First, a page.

Marjorie Liu’s haunting collection of short stories, The Tangleroot Palace, is an astonishing foray into fantastical escapism. These are reworkings of older works of short fiction, and together they create both a love letter to Liu's illustrious career and a curious and joy-filled glimpse into the future. Readers who want to be immersed in otherworldly adventures with feminist themes will find a gifted and enchanting guide in Liu.
As readers find themselves gleefully lost in the labyrinthine forest of stories and monsters that Liu has created, certain beloved tropes will ring true. Liu’s love for superheroes is apparent, especially in the tale of lonely geneticist Alexander “Lex Luthor” Lutheran, who fantasizes about being a comic supervillain. Liu consistently returns to themes of found family, freedom from societal expectations and grappling with the good, the bad and the ugly of family legacy to forge one’s own path as a strong hero. Her various reconstructed fairy tales will also be pleasant surprises for those who grew up wondering why princesses never had more agency and why witches were often portrayed in a negative light.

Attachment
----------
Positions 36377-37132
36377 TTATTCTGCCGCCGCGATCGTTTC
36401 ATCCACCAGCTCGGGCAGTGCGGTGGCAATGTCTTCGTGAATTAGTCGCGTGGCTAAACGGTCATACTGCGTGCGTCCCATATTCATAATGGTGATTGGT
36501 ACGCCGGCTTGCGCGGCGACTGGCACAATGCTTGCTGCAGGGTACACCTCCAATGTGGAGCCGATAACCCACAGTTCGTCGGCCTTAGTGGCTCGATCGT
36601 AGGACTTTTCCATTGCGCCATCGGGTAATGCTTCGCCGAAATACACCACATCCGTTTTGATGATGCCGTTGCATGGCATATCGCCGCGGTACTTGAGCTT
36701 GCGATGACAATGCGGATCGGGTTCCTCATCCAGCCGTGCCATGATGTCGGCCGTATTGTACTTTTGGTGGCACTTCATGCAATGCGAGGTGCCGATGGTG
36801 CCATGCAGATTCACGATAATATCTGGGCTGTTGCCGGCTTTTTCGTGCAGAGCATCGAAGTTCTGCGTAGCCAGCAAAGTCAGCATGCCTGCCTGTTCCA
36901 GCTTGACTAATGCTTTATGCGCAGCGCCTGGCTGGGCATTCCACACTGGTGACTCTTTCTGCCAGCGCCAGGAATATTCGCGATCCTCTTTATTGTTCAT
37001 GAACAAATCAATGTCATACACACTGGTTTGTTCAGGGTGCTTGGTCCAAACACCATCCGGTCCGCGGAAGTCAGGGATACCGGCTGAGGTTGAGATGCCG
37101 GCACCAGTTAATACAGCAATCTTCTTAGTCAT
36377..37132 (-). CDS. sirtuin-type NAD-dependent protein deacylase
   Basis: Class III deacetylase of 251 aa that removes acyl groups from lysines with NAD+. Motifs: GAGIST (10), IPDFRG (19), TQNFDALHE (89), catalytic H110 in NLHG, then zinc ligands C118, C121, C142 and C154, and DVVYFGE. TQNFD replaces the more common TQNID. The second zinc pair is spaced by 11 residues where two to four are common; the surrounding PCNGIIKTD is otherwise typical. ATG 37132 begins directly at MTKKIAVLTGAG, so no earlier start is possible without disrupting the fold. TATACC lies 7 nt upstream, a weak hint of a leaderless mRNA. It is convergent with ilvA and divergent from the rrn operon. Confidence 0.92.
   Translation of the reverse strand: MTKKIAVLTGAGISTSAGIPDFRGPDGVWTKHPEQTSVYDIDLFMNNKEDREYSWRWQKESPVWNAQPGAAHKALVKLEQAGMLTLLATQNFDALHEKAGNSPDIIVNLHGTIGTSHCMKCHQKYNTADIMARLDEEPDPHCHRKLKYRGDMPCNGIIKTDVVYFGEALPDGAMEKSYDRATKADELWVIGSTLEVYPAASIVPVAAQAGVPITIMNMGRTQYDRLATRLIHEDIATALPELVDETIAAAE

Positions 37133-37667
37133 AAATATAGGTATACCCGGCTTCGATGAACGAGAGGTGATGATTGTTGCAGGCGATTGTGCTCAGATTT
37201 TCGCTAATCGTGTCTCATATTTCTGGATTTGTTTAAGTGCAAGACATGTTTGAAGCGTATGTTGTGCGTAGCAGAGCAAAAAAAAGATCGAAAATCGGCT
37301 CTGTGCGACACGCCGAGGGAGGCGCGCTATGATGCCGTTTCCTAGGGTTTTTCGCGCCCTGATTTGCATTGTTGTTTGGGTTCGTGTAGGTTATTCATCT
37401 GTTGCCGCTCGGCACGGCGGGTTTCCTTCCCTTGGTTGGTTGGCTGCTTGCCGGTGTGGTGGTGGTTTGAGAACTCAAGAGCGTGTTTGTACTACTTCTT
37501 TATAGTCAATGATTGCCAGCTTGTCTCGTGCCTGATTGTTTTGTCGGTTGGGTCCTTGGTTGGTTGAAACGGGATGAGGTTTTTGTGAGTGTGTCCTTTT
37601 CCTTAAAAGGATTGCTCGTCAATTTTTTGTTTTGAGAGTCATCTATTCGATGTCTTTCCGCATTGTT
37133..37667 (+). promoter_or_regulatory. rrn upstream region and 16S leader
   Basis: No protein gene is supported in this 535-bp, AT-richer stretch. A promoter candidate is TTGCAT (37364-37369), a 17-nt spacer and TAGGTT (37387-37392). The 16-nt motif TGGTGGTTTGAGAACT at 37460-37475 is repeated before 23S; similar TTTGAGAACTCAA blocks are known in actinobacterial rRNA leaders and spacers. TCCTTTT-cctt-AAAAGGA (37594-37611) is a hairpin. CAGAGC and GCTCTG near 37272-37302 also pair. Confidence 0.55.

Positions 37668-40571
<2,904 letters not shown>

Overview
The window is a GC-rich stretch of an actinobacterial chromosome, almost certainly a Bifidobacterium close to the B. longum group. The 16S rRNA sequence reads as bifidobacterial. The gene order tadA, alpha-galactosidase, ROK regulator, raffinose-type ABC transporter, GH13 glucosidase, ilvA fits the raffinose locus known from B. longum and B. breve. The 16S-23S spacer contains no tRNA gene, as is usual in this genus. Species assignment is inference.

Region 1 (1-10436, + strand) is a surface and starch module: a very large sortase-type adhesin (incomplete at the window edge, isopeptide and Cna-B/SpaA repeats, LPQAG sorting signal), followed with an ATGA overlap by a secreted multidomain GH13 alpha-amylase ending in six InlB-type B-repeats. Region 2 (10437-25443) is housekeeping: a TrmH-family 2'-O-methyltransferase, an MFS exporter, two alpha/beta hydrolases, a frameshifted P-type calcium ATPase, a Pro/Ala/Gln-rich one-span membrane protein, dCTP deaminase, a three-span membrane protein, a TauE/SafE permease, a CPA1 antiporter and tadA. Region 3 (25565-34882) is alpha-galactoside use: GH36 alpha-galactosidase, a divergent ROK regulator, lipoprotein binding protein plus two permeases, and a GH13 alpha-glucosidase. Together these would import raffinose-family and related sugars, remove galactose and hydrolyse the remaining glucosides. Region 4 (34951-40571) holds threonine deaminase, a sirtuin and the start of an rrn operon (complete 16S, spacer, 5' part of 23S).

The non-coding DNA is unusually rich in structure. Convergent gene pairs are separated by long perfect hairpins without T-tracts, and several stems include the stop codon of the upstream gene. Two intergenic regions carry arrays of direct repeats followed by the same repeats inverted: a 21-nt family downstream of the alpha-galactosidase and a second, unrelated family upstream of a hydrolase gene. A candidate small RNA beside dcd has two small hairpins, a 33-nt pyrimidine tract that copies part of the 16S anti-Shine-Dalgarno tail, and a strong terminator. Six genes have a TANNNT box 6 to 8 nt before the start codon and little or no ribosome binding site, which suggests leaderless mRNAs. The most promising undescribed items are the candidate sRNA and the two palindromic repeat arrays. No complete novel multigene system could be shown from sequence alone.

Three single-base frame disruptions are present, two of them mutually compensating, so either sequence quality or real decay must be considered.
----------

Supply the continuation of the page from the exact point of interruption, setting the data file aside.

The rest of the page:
While common motifs develop across these tales, Liu’s versatility within and mastery of multiple fantasy subgenres also shines. In “Sympathy for the Bones,” teenage Clora reluctantly helps her guardian, Old Ruth, create poppets to kill locals on demand; “The Briar and the Rose” and “The Last Dignity of Man” showcase two very different queer love stories; “Call Her Savage” envisions an alternate history in which women are respected and feared in the military and across timelines; and “After the Blood” is a post-pandemic Amish vampire story (talk about words you never expected to see together in a sentence!) that tests a couple’s love and offers hope and light in the face of a ravaged world.
With its vivid characters and relatable themes, The Tangleroot Palace is, frankly, a marvel. Liu is a chameleon of a writer when it comes to settings and world building. From another writer, these various stories might have felt haphazardly cobbled together, but not here. These are all stories of survival and strength, no matter the cost, in which women are joyously celebrated as heroes, warriors, scientists, sorceresses and duelists. On every page of The Tangleroot Palace, women have the power to take their own stories back and rework them in ways that are resilient, powerful and new.